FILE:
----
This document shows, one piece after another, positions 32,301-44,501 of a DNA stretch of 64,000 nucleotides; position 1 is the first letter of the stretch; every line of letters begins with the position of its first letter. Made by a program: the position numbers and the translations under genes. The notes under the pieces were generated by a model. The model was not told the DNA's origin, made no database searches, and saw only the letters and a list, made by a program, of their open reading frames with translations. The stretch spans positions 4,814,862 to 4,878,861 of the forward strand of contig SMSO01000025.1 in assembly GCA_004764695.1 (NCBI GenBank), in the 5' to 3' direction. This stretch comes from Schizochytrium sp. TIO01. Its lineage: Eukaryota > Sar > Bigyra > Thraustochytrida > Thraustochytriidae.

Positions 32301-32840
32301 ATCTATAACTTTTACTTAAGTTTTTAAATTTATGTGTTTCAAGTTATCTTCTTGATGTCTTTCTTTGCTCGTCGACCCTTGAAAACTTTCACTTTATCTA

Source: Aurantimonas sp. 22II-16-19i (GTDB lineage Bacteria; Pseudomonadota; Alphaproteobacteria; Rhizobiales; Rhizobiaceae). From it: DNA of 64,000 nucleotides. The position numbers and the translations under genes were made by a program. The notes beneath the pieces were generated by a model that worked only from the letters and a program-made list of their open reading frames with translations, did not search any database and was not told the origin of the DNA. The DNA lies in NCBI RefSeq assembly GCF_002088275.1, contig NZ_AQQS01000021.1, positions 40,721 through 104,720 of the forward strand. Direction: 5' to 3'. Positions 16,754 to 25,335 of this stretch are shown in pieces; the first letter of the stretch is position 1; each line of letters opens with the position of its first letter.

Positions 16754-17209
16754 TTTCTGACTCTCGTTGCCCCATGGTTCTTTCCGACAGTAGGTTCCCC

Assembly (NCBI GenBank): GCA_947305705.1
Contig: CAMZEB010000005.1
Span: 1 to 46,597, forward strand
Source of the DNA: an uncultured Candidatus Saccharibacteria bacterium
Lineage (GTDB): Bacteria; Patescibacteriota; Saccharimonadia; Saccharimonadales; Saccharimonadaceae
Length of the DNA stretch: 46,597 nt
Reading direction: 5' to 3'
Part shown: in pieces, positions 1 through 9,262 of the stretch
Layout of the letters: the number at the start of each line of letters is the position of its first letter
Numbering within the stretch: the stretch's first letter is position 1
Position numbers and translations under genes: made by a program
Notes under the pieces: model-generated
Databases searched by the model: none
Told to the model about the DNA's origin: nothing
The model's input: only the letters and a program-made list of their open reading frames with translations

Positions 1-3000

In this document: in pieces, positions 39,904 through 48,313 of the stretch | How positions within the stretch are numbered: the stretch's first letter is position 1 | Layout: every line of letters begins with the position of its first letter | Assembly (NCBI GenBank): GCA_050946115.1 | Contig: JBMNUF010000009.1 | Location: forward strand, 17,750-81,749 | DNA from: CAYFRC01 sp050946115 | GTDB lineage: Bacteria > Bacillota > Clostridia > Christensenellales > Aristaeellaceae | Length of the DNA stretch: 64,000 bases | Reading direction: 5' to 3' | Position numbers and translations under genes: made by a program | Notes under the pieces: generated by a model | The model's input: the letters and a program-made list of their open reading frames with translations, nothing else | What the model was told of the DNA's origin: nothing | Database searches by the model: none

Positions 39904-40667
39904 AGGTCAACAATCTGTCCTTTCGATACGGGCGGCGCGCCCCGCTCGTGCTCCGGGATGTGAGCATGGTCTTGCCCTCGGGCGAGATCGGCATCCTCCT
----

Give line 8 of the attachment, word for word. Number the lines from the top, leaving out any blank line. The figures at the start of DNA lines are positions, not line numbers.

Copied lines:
Contig: CAMZEB010000005.1